> to lick clean, whose wisdom is so far beyond my imagination, please
> let one of your lowest servants answer my humble question:
>
> We all know that chain-letters have been around for decades and will
> probably never die. But every time I get this "Make $$$ fast" stuff,
> some words are different. So we obviously have a piece of
> self-reproducing,
> mutating piece of code here. Could it be that in a few hundred years,
> chain letters will evolve into an intelligent form of life? Some sort
> of cyber-beings that feed on the stupidity of email novices?

And in response, thus spake the Oracle:

        Ricard Somanathan-Wilson took one last look at the jagged skyline of the metropolis that covered almost all of the semi-autonomous European State of Greater Manchester, then instructed the window to opaque. As the outside light gradually cut off, the room's illumination automatically increased to compensate.
        It was time for bed. It seemed to Ricard like he'd spent the entire day vidiconferencing. He estimated he hadn't walked more than 300 metres since morning, yet he'd been to Moscow, Tokyo and San Angeles amongst others, and he was worn out. He was about to instruct the room to morph for night-time decor when his left ear started vibrating.
        He clapped his hand to his ear. A pleasant female synthvoice announced "Hi, Ricard, this is CyberGen Sally. Just to let you know William of Baskerville is now available. You have 60 seconds to confirm your reservation before we contact the next person in the queue. Be seeing you, I hope."
        You certainly will, thought Ricard. All thought of sleep forgotten, he leapt across the room to the network point, pulled out the cord and plugged it into his cranial socket. He had just enough time to order his room to provide him with an armchair before his field of vision filled with scudding clouds and the over-familiar four-coloured flag.
        Without waiting to be prompted, he said "CyberGen Vee-game 'The Name of the Rose'. My customer code is..." he rattled it off. "I have a reservation."
        A voluptuous blond woman materialised at his shoulder. "Ricard, I'm so thrilled you were able to make it," cooed CyberGen Sally enthusiastically. She kissed him on the cheek. "One moment please, my precious, and we'll install you. Have fun!"
        The view greyed out, to be replaced almost immediately by the dim, candle-lit interior of a stone-walled room. It was cold, dark, damp, smelly, and his rough woolen habit scraped uncomfortably against his skin. It was wonderful! Ricard smiled happily, then looked down.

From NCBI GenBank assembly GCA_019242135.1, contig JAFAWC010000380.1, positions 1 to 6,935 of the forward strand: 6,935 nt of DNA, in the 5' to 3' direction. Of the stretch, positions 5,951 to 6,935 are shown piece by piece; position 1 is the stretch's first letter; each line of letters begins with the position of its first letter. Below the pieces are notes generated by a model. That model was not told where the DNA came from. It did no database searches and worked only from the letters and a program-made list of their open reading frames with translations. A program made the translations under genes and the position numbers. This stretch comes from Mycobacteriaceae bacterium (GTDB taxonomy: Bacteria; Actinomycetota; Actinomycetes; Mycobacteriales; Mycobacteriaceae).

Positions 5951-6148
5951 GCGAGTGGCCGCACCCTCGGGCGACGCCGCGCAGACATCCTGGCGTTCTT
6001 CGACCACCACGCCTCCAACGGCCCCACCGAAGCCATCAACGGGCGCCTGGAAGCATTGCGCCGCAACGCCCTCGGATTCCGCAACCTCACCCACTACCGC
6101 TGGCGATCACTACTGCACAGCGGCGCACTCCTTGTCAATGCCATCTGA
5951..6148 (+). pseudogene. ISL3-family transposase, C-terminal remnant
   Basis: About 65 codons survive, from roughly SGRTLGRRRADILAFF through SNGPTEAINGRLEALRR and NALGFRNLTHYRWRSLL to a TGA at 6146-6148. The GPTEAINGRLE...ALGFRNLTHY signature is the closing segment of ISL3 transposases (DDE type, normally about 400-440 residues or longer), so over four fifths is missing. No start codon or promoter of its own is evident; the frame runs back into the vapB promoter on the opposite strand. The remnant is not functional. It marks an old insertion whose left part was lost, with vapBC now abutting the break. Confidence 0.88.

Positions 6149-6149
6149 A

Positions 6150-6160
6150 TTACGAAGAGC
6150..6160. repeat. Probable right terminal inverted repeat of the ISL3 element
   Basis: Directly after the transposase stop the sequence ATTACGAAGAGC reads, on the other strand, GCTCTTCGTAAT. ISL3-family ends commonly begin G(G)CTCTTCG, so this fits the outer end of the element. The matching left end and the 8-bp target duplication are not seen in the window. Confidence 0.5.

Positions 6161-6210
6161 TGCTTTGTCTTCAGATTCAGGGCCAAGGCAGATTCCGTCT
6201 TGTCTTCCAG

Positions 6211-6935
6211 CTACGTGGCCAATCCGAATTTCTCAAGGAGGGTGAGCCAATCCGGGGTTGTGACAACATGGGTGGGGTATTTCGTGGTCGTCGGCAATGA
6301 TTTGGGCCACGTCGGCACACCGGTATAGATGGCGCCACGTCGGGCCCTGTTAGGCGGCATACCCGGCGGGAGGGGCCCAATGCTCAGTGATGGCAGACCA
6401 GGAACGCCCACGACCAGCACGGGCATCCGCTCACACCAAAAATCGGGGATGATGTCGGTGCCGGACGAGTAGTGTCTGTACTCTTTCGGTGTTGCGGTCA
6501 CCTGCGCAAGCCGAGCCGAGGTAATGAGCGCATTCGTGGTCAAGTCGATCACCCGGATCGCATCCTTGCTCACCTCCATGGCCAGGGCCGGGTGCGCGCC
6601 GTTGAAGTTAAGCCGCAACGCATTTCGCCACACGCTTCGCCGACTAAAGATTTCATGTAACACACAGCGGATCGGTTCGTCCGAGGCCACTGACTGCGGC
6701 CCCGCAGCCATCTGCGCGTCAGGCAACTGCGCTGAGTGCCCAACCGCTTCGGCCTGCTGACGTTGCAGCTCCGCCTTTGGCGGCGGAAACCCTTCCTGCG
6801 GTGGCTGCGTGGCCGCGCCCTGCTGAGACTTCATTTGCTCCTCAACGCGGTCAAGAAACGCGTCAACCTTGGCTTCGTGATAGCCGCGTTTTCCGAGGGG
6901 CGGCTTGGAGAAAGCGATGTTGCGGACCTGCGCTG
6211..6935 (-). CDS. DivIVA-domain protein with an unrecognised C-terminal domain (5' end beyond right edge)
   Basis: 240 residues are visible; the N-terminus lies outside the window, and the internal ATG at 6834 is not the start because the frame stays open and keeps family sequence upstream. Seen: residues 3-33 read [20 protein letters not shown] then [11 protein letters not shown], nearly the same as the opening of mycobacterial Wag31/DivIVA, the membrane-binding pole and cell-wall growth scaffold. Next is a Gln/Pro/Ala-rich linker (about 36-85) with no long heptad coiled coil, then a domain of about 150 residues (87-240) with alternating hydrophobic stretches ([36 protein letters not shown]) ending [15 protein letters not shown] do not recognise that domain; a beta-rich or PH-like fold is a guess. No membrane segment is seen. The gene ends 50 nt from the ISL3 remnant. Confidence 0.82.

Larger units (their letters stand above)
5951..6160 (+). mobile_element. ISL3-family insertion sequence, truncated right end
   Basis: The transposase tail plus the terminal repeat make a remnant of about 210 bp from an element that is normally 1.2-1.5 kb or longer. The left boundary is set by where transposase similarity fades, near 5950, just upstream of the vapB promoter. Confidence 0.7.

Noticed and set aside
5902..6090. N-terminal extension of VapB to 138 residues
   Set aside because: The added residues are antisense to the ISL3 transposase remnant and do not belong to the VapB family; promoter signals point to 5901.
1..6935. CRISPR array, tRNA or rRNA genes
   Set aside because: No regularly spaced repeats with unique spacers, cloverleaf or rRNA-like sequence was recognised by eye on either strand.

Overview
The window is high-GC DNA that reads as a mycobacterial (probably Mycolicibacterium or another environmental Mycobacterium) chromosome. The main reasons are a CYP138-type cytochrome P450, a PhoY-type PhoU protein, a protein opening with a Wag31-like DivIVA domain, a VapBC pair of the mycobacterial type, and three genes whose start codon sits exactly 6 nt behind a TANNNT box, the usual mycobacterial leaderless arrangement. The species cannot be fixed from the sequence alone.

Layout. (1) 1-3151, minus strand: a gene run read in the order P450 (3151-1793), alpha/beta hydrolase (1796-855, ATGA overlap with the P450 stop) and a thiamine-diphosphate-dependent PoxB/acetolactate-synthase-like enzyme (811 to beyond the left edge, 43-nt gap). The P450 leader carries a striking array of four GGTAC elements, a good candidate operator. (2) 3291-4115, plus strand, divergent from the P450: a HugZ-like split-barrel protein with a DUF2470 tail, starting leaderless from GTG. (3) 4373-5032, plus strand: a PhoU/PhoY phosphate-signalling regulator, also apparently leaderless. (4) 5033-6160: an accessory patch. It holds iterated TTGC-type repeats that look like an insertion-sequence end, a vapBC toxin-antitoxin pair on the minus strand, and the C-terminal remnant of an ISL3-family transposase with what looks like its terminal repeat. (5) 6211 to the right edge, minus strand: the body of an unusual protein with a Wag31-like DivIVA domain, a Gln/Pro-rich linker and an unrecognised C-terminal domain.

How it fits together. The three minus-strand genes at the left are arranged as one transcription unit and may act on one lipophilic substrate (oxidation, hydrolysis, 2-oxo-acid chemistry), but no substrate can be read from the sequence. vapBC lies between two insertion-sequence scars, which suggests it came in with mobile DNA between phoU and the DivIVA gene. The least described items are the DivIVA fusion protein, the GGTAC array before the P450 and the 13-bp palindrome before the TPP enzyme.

The body of a tonsured man lay on the floor at his feet, staring back up at him with blank eyes. A wooden stake was driven through his chest and he was very, very dead.
        "The Abbot!" exclaimed Ricard and, not forgetting the traditional Sean Connery accent upon which he prided himself, "What'sh happened to him?"
        "But you saw it for yourself, Brother William," said the youth at his side.
        Ricard turned to his companion. How to get himself up to speed quickly? Drat it, he knew the game allowed for a reasonable amount of departing from the original plot, but murdering the Abbot with a wooden stake? That seemed a bit excessive. Still, mustn't spoil things for whoever's playing the kid.
        "Adsho," he said, "four men may witnesh an event, yet when they recount their experienshe afterwards it ish as if they had each sheen something completely different. I know what I shaw - I now want to know what you shaw. Between ush, we may get at the truth."
        "It's simple," said Adso. "He broke the chain and suffered the consequences."
        Ricard looked around the room. "What chain?"
        Adso sighed in exasperation. "No, no," he explained, "he didn't give me ten addresses. He only managed the one - yours. Man, he was so pathetic! How's he expect to make $$$ fast if he hardly knows anybody? Killing him was a kindness."
        Ricard was furious. "999-Admin, now!" he snapped.
        The dead Abbot raised his head. "How can I help you?" he asked.
        "I'm invoking ops privileges," said Ricard angrily. "Remove the player controlling Adso! He's a spammer and he's not playing the game."
        "There is no human player controlling Adso," said the Abbot mildly. "The character Adso is presently controlled by CyberGen Gamebot NameOfRose #012. It is performing within normal parameters." The Abbot's eyes glazed over and his head fell back onto the rush-covered stone floor with a painful clunk.
        "Say, Brother William," said Adso, taking hold of Ricard's arm, "or may I call you Rick? Say, Rick, wouldn't you like to part-own a luxury timeshare on sunny South Georgia island?"
        "Not even remotely," Ricard replied, trying to disengage the clinging hand. "Let go, you're hurting."
        "How about a Green Card for Deimos, then? The Martian moons are the place for a thrusting young exec like you. And, talking of thrusting, I know the addresses of some scorching XXXX sites you can subscribe to for a trifling fee."